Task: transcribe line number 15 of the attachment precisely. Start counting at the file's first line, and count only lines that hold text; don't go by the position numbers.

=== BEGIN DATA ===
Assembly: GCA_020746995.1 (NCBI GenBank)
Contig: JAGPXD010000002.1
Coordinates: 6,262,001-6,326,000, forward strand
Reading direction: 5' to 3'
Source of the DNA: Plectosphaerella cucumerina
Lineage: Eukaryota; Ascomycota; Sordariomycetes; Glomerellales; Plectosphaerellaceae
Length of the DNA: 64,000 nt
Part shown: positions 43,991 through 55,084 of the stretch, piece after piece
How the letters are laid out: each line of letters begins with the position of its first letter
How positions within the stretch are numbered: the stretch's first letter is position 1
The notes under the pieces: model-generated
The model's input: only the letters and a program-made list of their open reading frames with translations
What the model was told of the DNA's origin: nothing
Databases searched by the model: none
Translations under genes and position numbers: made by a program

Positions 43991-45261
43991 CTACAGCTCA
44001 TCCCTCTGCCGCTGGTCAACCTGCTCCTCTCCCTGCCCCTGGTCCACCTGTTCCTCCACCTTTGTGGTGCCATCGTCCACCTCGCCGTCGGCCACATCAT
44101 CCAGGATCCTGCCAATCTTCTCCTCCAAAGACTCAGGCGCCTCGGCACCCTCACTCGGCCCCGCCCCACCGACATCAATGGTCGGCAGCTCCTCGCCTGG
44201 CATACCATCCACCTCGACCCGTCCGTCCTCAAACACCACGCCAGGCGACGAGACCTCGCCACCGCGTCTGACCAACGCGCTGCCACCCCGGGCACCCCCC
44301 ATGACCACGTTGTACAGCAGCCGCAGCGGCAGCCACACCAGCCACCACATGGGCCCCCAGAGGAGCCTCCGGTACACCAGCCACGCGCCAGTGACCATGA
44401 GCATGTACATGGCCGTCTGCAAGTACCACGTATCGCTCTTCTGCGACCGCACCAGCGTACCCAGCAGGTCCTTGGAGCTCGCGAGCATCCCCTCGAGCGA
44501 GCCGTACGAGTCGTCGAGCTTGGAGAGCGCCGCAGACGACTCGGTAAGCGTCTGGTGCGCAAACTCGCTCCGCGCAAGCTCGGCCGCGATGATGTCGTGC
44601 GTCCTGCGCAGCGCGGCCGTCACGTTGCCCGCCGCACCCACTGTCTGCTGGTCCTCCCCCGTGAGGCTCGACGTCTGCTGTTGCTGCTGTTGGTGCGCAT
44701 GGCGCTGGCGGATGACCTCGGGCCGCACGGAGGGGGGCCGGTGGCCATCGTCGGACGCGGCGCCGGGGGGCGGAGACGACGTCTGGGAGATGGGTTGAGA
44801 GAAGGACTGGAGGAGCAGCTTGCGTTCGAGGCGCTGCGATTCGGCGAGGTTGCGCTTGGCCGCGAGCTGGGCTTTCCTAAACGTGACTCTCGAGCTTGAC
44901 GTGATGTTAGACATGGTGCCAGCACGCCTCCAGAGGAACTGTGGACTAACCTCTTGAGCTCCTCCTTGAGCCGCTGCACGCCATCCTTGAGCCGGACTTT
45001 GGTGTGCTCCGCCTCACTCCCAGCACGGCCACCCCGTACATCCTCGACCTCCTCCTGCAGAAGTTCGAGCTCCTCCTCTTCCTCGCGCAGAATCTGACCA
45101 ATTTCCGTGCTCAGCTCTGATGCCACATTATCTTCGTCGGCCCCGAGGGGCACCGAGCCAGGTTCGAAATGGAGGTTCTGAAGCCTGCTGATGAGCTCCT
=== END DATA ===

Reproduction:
Translations under genes and position numbers: made by a program